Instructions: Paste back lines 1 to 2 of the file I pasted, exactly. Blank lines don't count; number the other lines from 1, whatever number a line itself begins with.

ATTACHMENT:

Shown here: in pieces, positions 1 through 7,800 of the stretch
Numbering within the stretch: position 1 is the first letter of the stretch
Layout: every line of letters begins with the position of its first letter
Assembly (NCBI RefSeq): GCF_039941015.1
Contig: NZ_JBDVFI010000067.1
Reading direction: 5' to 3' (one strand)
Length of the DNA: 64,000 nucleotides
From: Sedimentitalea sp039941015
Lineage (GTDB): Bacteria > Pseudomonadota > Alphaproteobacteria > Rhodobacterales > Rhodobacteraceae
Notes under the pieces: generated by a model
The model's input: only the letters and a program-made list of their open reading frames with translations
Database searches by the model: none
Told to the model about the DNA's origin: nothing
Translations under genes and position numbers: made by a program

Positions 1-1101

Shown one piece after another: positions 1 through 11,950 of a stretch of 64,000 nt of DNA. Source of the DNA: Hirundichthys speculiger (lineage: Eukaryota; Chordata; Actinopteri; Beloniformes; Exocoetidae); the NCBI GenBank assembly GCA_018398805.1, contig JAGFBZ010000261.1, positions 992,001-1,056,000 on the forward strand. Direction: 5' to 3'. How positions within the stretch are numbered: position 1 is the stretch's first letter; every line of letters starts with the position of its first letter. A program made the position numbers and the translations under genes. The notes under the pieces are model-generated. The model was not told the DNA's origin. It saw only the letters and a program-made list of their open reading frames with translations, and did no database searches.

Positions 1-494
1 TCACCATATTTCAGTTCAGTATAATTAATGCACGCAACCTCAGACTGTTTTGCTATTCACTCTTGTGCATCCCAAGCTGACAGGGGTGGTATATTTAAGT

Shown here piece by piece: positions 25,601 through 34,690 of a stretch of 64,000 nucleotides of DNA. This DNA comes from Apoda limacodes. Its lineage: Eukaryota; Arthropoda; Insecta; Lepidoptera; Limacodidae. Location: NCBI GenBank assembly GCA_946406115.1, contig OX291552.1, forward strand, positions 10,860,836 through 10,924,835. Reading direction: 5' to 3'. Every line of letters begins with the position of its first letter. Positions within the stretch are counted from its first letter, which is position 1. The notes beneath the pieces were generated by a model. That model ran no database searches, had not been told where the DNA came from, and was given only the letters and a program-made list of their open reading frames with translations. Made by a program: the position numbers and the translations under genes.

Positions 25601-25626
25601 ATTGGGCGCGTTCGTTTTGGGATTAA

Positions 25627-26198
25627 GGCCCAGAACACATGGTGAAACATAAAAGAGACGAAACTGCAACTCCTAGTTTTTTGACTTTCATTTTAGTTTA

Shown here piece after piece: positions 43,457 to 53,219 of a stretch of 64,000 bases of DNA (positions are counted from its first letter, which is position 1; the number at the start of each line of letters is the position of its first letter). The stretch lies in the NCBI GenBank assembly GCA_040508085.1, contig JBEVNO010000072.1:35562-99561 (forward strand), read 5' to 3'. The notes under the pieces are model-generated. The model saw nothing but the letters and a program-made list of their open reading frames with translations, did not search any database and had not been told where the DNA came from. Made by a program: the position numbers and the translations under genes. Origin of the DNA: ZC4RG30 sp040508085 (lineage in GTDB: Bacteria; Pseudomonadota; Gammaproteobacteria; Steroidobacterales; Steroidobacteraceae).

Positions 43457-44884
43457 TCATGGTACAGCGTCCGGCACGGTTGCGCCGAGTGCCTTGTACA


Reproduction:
Shown here: in pieces, positions 1 through 7,800 of the stretch
Numbering within the stretch: position 1 is the first letter of the stretch